The unfortunates who worked repetitive jobs through the pain, if they had sought Medical Attention, they would have been told to exercise or Think Positive, if their insurance did not pay enough. This should have been a Public Health Crisis, but Corporate Media did not cover it. It was inconvenient for all of the industries that made money at the expense of these workers, companies that did not want to pay for Health Insurance either. They just took pain out of the discussion, while they promoted products and a mentality of “Walking it off.” Other Marketers found ways to sell everything from sport equipment to knee braces, and supplements to “Cure” pain, Marketing the Ideology of Alternative Medicine helped obscure the facts, and give people the idea there was a choice. Corporate Media told us that the FDA was Protecting us, at the same time these industries were claiming their regulations were cutting into their profits. These Industries had plenty of money to buy our Politicians, and get their Insiders on any regulatory Boards. They could cherry pick the data that was used to make policy decisions, almost every one in favor of the Industry.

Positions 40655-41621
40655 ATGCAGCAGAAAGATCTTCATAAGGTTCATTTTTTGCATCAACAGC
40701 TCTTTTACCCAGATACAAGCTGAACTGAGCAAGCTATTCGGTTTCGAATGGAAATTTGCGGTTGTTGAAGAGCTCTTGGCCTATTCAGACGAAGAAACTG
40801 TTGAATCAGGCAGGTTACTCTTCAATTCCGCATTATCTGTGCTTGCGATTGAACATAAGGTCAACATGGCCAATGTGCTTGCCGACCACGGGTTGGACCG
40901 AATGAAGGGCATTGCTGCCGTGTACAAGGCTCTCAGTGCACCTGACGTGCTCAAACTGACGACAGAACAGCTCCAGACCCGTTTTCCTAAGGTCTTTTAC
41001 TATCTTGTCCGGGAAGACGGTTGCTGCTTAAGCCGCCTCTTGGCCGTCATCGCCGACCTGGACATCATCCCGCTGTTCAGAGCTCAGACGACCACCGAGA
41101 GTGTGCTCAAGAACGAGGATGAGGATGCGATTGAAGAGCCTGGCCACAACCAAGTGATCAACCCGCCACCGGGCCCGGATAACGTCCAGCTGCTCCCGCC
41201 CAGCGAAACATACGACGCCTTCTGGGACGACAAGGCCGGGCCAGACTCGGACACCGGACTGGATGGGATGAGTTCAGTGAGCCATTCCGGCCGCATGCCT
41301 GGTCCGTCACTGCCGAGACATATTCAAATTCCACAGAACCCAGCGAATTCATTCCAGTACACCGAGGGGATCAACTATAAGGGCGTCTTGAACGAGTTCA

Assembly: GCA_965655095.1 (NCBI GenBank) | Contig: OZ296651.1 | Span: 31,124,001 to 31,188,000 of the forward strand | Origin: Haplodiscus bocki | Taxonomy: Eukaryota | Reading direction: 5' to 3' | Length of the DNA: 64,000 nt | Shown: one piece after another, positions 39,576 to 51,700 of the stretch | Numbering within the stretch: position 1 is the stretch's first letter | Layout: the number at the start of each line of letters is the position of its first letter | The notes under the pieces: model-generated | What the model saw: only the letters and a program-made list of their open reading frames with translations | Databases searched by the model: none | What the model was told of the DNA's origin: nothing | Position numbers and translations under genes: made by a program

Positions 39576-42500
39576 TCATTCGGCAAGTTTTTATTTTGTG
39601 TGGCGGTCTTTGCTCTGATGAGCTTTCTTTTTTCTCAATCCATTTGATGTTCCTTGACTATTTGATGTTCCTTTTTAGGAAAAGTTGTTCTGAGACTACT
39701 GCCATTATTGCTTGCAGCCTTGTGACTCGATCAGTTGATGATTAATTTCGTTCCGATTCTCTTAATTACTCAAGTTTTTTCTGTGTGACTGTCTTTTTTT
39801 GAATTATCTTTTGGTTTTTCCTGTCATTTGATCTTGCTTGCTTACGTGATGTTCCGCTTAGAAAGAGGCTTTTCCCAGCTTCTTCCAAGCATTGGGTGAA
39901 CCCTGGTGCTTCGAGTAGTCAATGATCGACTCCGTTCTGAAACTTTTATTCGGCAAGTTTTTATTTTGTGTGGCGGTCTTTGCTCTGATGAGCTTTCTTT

The Corporate Media railed about “Government Regulations” as these Industries dismantled them over the years. They knew that the only way to affect the data was to undermine collecting it. This led to a skewed alternate reality. They just did not track the mistakes, the side effects or the dead. There is no Reporting Requirement for other Pharmaceuticals. Polypharmacy is contributing to a lot of deaths, yet only if opiates are involved are they reported as an Opiate Death, the rest are mostly reported as “Underlying Causes.” This was a clever way to obscure the deaths, that should have been attributed to Pharma. Even the death reporting us subject to interpretation by underfunded Health Departments. Congress at the behest of industry, took funding away strategically from any Agency they did not like, or interfered with their Profitability.


    1. Zyp Czyk Post author

      You are right – money is now the measure of all value: material, social, and even psychological.

      It’s money, in the end, that creates and motivates all metrics. Metrics are a way to assign value (not really measurement as it should be) to all activity and translate every thing or entity into a cost/benefit ratio.

      Metrics are a monetary value assigned to invaluables, like loyalty, effort, and even love.